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Monthly Archives: July 2015

Best lessons learned at the Orlando Science Center et al.

I’m very blessed to be a mostly stay at home dad. My wife is home as well, but she works. I use the term “mostly” because I do work part-time as a teacher at The Ampersand School during the school year. But I’m out at one in the afternoon, usually.

Over the summer I’ve developed a regular schedule. It helps both the two-year-old – and the nine-year-old – not to mention the two-year-old and nine-year-old in me. So, every Tuesday we attend Story Time at the Seminole County Library Oviedo branch.Thursdays we come to the Orlando Science Center. It’s part of what I call the real Orlando. As a teacher admission is free. My two-year-old is free until he’s three.

There are a few incredible playgrounds and the entire building is wonderfully interactive and educational. Now, I didn’t pay anything. I was given admission. None of my taxes are appropriated for the upkeep of this building. The choice to make my general admission complementary was not mine. The overall cost may be zero but as a customer my value is the same.

There’s always plenty of children here in the summertime. Because so many of the exhibits are interactive there’s plenty of children using the exhibits in the summertime. It’s air conditioned.

I often hear expressions such as, “OK you’re done. Give it to somebody else so they can use it.” Or, “Be fair and don’t use too much.” We were in a large building block area where kids can use foam blocks of odd and unusual shapes to connect and build anything they’d like. It is suggested they use it for urban planning and architecture. On one particular visit a young man had designed and created a superstructure. He was very proud of his superstructure. He ought to have been. He imagined a project, procured the resources, and assembled them as he saw fit. For all intents and purposes that was his.Temporarily anyway, so long as he was using it.

And another kid showed up they wanted to use some of the blocks in his superstructure to create their own. He adamantly defended it. Even put up an invisible wall and announced that nobody was to come near his building or even attempt to take any of the blocks. In many ways I have to agree with him. He (or his custodian) payed the same admission , and used properly the toys that were freely offered to him. He hadn’t even attempted to take the toys out of the suggested play area or out of the building. By all rights that was a superstructure.

No other parents were really arguing with him either. His custodian, I think it was his grandmother, nice and polite suggestions that he share and let the other kids use the blocks. He disagreed. You continue to make loud proclamations to that end. Insisting that nobody wanted to come near or attempt to touch his building.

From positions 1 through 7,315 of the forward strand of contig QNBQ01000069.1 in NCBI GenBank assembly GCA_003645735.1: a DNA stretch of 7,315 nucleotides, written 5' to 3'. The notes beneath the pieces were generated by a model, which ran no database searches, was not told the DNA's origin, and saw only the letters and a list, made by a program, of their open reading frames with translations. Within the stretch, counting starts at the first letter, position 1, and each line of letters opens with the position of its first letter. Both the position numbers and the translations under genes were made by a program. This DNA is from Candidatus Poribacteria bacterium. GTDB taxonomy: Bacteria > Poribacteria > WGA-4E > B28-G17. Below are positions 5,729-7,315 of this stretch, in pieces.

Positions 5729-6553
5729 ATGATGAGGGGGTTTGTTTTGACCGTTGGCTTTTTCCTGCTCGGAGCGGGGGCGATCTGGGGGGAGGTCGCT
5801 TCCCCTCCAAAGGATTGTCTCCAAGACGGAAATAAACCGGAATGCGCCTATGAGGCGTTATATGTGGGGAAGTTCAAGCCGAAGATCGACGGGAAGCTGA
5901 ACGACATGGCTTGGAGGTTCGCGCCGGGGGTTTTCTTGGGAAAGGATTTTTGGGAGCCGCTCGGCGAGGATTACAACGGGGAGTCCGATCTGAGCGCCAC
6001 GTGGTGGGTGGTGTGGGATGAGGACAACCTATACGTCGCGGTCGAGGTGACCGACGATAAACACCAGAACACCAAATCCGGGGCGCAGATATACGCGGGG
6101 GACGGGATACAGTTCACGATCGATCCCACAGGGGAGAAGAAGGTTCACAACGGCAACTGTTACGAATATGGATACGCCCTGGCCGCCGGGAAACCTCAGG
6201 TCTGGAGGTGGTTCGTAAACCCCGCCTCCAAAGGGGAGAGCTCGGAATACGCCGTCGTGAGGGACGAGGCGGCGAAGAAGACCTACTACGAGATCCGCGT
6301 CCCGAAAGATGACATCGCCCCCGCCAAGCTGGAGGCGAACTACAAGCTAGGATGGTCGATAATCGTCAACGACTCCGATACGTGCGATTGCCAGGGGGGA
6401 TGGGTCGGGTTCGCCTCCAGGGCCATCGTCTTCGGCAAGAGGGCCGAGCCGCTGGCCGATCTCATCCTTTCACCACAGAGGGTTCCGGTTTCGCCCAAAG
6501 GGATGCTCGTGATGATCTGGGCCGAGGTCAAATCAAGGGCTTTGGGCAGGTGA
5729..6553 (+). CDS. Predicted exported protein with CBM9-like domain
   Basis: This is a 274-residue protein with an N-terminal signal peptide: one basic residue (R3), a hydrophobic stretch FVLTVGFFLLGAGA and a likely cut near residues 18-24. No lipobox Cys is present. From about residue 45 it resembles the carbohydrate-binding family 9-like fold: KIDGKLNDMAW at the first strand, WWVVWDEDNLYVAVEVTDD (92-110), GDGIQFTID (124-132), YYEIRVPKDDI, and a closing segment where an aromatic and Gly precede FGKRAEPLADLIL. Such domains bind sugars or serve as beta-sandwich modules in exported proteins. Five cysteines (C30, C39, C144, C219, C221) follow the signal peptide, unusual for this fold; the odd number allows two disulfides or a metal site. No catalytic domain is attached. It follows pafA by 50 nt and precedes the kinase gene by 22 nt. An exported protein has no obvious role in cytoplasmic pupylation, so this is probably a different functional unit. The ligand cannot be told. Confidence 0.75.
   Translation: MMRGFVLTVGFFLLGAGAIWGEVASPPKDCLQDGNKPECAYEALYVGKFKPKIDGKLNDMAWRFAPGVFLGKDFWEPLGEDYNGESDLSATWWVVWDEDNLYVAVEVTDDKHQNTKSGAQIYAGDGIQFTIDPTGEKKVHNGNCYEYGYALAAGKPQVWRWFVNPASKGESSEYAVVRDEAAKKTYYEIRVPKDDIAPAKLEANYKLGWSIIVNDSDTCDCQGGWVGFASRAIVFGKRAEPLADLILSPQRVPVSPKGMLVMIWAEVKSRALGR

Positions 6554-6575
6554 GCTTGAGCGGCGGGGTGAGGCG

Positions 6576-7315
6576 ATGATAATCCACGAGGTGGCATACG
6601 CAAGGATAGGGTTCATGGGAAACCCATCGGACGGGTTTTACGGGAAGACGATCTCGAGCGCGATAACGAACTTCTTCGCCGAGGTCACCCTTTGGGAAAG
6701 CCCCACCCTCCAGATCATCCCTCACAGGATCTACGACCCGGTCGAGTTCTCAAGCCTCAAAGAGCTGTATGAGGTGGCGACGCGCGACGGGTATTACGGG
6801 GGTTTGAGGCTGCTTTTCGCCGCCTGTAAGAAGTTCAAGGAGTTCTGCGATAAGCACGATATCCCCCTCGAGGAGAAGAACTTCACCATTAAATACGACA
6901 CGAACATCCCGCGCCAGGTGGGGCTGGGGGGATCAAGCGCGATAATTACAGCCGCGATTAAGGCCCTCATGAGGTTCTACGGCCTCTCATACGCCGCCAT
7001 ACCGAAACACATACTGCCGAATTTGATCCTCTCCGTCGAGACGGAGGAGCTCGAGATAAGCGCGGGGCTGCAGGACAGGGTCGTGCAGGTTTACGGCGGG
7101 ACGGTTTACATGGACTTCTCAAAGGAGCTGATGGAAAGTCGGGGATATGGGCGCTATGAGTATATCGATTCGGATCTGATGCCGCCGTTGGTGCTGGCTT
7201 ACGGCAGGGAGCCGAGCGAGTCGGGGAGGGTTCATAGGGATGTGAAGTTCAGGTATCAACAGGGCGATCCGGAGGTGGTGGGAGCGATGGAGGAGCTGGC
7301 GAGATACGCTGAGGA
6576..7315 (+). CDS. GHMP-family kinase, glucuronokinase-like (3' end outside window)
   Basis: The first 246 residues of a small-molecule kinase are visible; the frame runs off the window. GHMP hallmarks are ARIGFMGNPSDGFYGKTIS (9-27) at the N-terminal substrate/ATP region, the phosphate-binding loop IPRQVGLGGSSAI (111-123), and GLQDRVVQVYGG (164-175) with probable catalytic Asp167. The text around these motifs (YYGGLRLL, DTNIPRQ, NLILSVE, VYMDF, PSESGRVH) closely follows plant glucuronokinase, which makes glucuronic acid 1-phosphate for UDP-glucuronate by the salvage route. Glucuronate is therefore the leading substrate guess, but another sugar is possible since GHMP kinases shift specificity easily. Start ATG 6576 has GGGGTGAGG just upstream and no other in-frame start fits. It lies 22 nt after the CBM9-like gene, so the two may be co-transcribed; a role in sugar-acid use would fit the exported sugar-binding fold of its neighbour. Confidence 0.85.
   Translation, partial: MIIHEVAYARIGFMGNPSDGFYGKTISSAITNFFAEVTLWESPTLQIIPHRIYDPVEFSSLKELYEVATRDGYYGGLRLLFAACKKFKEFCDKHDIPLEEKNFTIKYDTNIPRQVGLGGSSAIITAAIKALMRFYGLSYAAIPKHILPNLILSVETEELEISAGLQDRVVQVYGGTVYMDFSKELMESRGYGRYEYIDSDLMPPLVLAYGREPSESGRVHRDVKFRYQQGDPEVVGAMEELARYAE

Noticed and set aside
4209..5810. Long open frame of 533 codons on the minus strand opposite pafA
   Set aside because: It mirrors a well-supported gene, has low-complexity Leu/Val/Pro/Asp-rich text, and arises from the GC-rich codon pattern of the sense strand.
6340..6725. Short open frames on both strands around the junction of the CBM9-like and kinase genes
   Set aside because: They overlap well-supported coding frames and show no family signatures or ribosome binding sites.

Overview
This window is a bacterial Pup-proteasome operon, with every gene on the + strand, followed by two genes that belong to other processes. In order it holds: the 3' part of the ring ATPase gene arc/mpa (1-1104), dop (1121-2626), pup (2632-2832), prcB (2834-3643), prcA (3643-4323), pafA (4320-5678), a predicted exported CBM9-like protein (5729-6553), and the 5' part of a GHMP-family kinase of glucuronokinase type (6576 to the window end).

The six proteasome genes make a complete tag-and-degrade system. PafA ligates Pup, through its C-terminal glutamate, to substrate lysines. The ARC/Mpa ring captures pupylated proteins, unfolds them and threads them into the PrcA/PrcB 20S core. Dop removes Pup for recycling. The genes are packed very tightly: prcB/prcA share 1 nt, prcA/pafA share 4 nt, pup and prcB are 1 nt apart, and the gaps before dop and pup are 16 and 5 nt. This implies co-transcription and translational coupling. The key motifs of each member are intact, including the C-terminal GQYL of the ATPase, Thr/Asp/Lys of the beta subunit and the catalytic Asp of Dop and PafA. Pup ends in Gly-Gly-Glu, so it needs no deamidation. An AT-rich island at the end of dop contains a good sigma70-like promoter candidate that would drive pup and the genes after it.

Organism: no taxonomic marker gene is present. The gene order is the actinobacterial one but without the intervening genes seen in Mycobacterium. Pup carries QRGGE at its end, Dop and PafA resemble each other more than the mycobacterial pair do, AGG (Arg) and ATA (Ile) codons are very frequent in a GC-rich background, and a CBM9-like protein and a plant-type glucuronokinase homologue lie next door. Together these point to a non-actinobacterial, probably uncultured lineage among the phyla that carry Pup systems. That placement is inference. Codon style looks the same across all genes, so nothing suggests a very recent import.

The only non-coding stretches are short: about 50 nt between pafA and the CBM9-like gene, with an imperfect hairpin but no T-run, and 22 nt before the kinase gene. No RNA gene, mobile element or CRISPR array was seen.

What if somebody had insisted that his turn was over? What good would that have done? I’ll let you contemplate that and put it in the reply section. I stand by his temporary ownership of it as a reward for his efforts and his rights of having gotten there first. There is certainly an argument for not wasting resource because that’s not “using.”

This blog from the Libertarian Homeschooler really explains a lot better than I can. The Full Montessori expounds on this as well.

Similarly when we are at the public library doing story time and we use the children’s area to color pictures and put together puzzles.

I experience a lot of parents telling their children to let go of resources before they’re done using them under the guise of sharing. This shortcuts a few very valuable lessons. It prevents children from learning how to make a decision about what how and when to share. Mandatory sharing  is not compassion nor is it even generosity. It’s akin to theft and taxation. The long term effect is that when a kid learns that other people are entitled to his stuff, especially in a place where no one person can claim any more ownership than any other, he/she then considers himself entitled in the future. Why not?

I’d rather allow my kid to learn with whom to engage and share and with whom he can’t. Kids will naturally benefit from play and organic sharing, unless we short circuit that with a mandate. Think about the productivity and creativity abridged because “your turn is up.” What?

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Posted by on July 20, 2015 in Uncategorized

 

I wish more companies were like this. Remember, Jim Crow was a government solution.

I wish more companies were like this. Remember, Jim Crow was a government solution.

Instead of secretly disliking other people, I say you post that as an advertisement right on your business shingle.
  
So I think this is the right way to do it. If you discriminate, say so right out in the open. No sense in hiding it. And the rest of us know whether we want to spend her money there or not. Right?
  
There’s a free-market non-government solution to discrimination, it’s called you don’t get any money. And you effectively put out giant signs that keep people away. I know of far right wing so-called Christians who agree with that Man and wouldn’t spend a dime in  somebody’s store who was so hateful.

  
Let’s be honest, there’s bound to be something about all of us that somebody really doesn’t like, but they’re willing to put my dollar in the register so we at least can come up with a short-term contract for goods.

  
If this man wants to put himself out of business who are we to get in the way? 

  

 
 

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